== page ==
why man is attracted towards woman physically as well as mentally ? Is that all related to biology ? OR our mind controls our all feelings? Is that because he observers that system from his birth ? OR is that because he is not so familiar with womans physical structure ?..these may be some weird questions but those are my questions 😉
I am confuse & doing research about whether it is only the biological reason to be attracted towards opposite gender OR it is more than that OR it is has nothing with biology & its all about our mindset ! hope you can help me ! 🙂
Our sexuality is a mix of biology, culture and learning. I’ll send some links later. Gotta run now. But it’s a topic that I am covering, and still have a lot to cover. If you go to “categories” on the far right side of the blog you can look under “sex and sexuality.”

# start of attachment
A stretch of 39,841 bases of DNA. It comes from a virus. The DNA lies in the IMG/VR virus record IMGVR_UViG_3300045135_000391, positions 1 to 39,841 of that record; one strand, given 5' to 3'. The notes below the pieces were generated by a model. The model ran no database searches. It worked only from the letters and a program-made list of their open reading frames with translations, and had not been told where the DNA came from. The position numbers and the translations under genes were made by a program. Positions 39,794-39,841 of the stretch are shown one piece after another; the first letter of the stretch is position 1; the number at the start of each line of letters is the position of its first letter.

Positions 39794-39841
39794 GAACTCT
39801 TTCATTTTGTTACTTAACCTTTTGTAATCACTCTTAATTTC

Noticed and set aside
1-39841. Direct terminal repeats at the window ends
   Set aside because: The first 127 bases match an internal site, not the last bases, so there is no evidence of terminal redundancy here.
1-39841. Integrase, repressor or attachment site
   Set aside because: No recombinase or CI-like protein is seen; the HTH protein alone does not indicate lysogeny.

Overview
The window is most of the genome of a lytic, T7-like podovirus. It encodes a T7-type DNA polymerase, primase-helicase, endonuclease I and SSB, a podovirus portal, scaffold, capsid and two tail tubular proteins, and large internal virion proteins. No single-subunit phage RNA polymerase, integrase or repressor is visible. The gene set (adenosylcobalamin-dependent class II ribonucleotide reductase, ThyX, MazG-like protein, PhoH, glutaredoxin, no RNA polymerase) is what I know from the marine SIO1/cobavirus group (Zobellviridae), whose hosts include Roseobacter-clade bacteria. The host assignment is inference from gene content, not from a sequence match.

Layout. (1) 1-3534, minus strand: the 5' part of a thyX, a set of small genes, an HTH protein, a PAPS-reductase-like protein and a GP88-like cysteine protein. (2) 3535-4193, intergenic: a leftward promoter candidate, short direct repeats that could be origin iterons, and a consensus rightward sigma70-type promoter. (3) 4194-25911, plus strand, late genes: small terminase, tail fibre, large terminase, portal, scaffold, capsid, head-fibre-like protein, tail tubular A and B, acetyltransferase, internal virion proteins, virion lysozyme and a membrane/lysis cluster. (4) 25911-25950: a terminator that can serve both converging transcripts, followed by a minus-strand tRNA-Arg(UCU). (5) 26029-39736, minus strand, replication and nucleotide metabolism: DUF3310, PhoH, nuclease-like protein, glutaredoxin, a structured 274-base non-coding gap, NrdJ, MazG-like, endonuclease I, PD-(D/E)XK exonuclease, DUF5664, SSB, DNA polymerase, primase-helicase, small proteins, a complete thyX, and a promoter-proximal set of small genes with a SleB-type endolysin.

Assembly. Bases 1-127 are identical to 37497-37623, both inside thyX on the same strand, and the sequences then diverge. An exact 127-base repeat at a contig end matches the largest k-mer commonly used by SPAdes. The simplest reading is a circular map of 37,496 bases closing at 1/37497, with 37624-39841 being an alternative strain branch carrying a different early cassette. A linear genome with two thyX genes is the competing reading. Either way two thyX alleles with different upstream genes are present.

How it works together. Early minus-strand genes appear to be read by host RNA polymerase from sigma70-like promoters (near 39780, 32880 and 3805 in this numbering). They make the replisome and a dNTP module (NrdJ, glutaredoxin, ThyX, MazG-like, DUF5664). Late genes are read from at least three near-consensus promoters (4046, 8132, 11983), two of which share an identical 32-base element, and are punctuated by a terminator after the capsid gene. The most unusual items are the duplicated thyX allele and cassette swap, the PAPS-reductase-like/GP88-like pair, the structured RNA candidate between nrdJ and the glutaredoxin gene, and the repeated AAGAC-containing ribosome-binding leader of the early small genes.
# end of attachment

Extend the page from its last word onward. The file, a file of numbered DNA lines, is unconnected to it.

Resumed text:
How do you think asexuality fits into that view?
Sexuality and gender are different things so I’m not sure what you mean.
This reminds me of a article i read about a girl who self identified as a native american tho she doesnt have any in her inheritage, she is both shamed on internet and hated everywhere, and i do not understand why. Sure she wasnt born into a culture but is she self identify as one why would anyone want to stop her? Same with this person who is identifying as black, no one gets hurt by her identifying as black and why should it matter to anyone else then herself and maybe her partner to what she identifies as.
Yeah, I don’t know anything about that case. But where someone sincerely identifies with a cultural group that they are not biologically a part of, I just don’t get the hate.